13. The last reason ascribed by us needs some elucidation. We would start with Julius v. Bishop of Oxford (1880) 5 AC 214, which can be given the distinction of giving us the phrase 'discretion coupled with duty'. In that case, the House of Lords was seized with finding out the true purport of the expression 'it shall be lawful' finding place in the 3rd section of the Church Discipline Act. That section made it lawful for a Bishop to issue a commission for making some enquiry 'on the application of any party' or 'of his own mere motion'. The Bishop of Oxford was approached by Dr. Julius to issue a commission. This was declined. The Court examined the matter on these broad facts. Earl Cairns, L. C. observed the following while explaining the meaning of the word 'it shall be lawful':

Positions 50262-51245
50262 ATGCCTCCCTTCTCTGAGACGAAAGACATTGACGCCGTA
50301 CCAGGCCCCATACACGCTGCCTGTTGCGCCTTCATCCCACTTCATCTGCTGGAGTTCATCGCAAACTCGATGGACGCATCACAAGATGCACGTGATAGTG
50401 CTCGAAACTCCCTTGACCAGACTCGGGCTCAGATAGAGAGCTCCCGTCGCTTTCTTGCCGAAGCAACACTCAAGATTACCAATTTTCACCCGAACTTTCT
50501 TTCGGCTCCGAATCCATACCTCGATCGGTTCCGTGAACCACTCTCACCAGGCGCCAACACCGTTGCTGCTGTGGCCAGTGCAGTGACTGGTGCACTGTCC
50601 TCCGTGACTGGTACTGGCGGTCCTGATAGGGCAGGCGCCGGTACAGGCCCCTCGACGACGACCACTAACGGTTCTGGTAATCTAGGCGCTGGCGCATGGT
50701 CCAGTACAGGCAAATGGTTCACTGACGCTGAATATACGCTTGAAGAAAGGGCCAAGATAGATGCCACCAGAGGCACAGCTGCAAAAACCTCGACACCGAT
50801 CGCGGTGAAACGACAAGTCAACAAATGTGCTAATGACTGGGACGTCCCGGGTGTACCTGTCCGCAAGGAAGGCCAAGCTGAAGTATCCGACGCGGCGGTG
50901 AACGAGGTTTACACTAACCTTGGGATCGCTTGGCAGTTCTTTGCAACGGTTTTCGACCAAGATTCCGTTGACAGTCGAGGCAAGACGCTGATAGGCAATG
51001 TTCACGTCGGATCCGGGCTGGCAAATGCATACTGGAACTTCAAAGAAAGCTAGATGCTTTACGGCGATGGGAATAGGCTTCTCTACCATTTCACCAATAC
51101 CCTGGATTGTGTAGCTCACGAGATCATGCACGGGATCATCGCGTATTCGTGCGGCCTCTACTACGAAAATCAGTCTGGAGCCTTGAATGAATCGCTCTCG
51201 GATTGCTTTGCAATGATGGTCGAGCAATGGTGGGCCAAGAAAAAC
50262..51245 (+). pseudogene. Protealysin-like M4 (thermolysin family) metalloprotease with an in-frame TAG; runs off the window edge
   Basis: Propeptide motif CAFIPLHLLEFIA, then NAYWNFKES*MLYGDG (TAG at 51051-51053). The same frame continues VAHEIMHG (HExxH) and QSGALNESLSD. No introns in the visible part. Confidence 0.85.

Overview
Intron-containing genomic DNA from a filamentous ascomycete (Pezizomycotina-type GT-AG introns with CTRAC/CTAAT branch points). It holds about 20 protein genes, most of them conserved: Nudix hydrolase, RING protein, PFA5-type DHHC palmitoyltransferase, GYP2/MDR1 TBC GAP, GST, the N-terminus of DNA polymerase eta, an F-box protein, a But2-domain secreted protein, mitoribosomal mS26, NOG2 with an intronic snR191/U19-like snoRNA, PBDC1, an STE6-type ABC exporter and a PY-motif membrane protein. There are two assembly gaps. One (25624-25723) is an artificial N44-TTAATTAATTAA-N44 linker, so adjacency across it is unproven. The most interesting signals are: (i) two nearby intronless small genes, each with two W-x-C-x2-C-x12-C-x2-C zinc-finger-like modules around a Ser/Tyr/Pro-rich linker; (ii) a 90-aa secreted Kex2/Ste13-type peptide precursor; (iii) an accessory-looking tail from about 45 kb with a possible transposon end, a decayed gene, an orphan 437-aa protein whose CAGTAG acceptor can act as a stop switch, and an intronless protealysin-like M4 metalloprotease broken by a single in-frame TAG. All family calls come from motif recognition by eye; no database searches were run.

They are plain and unambiguous. They are words, merely making that legal and possible which there would otherwise be no right or authority to do. They confer a faculty or power, and they do not of themselves do more than confer a faculty or power. But there may be something in the nature of the thing empowered to be clone, something in the object for which it is to be done, something in the conditions under which it is to be done, something in the title of the person or persons for whose benefit the power is to be exercised, which may couple the power with a duty, and make it the duty of the person in whom the power is reposed, to exercise that power when called upon to do so.
14. We may also note what Blackburn, C. J. had to say in this regard :